Focus Foods: Tea

Whether you drink yours at breakfast, mid morning break or pre bed time, there is nothing better than a hot cup of tea. 

With 50% of Australians drinking at least one cup a day, tea is a chosen drink by many and can be a healthful addition to your day. Caffeinated or herbal, fruity or spiced, hot or cold--there’s a cup for everyone.

Read on for a run-down of some well-loved and healthy teas.

Green Tea

Though some people find green tea bitter, it’s still a popular option for those wanting a little energy kick, perhaps without the jitteriness some get from coffee. The polyphenols in green tea, known as catechins are also believed to have some powerful benefits--e.g. antiviral properties and potential therapeutic effects for some cancers.

Black Tea

Black tea is made from the same plant as green tea, but it is fermented and has a stronger flavour. Both black tea and green tea have been cited as being protective against atherosclerosis and cardiovascular disease. This is due to certain plant compounds which can improve blood vessel function. Who would have thought!

Tip for consumption: A group of cardiologists and scientists discovered that the casein proteins in milk  bind to the heart-healthy compounds and prevent their positive effect. To reap some benefits, try either drinking it black at times or opt for almond or soy milk.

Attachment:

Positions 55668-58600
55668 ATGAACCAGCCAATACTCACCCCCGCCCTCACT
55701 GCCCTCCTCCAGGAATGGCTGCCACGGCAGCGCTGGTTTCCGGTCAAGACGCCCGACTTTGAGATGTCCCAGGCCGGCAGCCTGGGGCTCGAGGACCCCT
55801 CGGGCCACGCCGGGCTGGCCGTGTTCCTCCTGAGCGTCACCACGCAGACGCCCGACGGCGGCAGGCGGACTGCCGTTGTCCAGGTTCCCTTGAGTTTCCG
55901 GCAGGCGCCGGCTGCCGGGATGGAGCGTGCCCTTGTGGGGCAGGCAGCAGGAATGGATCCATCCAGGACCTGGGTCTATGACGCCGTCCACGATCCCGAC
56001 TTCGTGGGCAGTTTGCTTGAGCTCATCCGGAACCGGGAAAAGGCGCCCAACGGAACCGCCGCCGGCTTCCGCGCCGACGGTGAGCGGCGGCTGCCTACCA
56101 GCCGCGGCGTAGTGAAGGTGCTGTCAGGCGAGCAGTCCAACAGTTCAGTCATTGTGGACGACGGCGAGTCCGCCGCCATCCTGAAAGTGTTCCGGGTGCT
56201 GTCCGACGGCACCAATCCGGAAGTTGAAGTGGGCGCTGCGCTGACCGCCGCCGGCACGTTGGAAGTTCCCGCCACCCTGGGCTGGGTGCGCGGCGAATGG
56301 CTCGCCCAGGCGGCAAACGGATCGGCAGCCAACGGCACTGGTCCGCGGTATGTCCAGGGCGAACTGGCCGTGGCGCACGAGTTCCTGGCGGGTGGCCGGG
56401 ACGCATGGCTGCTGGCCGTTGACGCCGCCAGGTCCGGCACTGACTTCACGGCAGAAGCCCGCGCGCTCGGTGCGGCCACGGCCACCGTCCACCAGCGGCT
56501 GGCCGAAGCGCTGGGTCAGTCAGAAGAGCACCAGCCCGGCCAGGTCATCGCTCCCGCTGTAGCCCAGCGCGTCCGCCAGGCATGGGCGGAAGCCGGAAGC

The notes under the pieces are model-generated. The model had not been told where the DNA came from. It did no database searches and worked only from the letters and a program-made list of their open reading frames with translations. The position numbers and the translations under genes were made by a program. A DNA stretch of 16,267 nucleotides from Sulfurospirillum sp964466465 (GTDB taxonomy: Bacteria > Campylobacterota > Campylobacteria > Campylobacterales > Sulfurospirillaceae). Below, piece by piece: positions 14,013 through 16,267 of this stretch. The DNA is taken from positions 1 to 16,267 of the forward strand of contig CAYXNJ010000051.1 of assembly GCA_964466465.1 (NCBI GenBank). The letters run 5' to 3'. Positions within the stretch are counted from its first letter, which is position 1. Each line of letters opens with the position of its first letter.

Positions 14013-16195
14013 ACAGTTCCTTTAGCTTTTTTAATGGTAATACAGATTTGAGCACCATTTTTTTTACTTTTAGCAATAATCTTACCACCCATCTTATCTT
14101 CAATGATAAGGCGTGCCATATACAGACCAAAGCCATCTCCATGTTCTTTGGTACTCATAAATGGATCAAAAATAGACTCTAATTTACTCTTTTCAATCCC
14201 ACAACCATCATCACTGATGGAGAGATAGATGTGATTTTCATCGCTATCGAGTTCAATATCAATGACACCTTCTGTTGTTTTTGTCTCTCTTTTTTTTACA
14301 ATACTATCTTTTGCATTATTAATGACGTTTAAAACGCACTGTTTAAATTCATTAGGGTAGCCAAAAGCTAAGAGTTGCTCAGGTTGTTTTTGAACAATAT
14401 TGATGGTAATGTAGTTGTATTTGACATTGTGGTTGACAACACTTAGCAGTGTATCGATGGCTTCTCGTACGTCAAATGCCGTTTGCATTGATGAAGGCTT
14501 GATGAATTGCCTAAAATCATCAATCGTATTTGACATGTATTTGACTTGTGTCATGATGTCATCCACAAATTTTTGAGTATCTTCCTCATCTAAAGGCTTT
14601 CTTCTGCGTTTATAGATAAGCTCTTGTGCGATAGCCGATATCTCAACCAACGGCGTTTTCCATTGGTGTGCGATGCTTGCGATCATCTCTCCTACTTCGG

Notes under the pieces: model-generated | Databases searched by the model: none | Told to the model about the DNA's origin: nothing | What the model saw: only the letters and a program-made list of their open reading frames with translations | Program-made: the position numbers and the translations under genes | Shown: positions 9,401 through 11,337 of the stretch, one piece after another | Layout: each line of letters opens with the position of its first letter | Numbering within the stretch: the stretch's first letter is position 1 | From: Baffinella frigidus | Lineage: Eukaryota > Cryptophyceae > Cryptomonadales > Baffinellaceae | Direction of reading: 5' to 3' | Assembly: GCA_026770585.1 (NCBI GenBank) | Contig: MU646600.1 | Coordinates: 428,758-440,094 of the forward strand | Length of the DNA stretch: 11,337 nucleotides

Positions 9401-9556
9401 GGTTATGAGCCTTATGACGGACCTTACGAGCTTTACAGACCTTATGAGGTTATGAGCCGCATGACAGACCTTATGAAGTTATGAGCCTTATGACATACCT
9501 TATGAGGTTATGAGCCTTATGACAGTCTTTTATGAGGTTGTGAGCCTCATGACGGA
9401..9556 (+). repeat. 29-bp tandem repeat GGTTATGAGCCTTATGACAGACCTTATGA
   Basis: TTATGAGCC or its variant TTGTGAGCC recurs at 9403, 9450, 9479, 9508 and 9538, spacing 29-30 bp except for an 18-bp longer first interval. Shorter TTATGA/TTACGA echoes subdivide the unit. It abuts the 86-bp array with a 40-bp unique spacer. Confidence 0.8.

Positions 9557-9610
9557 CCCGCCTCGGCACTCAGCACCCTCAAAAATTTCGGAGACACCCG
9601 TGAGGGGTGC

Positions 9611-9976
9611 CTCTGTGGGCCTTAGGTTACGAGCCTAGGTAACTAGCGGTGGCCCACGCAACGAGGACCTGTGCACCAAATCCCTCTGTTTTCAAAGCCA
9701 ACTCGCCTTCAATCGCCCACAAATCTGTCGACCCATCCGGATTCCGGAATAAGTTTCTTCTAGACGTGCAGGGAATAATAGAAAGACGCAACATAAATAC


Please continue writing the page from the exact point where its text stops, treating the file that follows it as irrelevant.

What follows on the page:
Rooibos

Rooibos is a red, antioxidant rich and caffeine-free tea. There is some evidence to support its ability to help ease feelings of stress by acting on the adrenal glands’ release of hormones.

Hibiscus

Hibiscus tea has a pleasant, tangy taste and is another caffeine free option. It has an antioxidant content higher than even matcha green tea powder. This may be one of the healthiest things we can drink given the benefits of antioxidants!

Chamomile

This traditional herbal tea has been used to soothe many ailments such as inflammation, ulcers, insomnia, and stomach problems. It’s a wonderful match with lavender as a caffeine-free nightcap when you’re too stressed for sleep.

A word of caution: the strong anti-inflammatory effect of chamomile means it is best avoided during pregnancy.

Lemon Balm

This tea is light, refreshing, and easy to drink any time of day! Its powerful antioxidant capacities were shown to reduce DNA damage and oxidative stress in a study on radiology workers. Next time you’re flying high in a plane or getting x-rays, opt for a cup of lemon grass to help protect your cells.

Which will you try?

No matter your pick, there’s no doubt that tea is a healthy, hydrating option for those who struggle to drink enough water during the day. Just make sure to stick to the least amount of sugar possible--if any!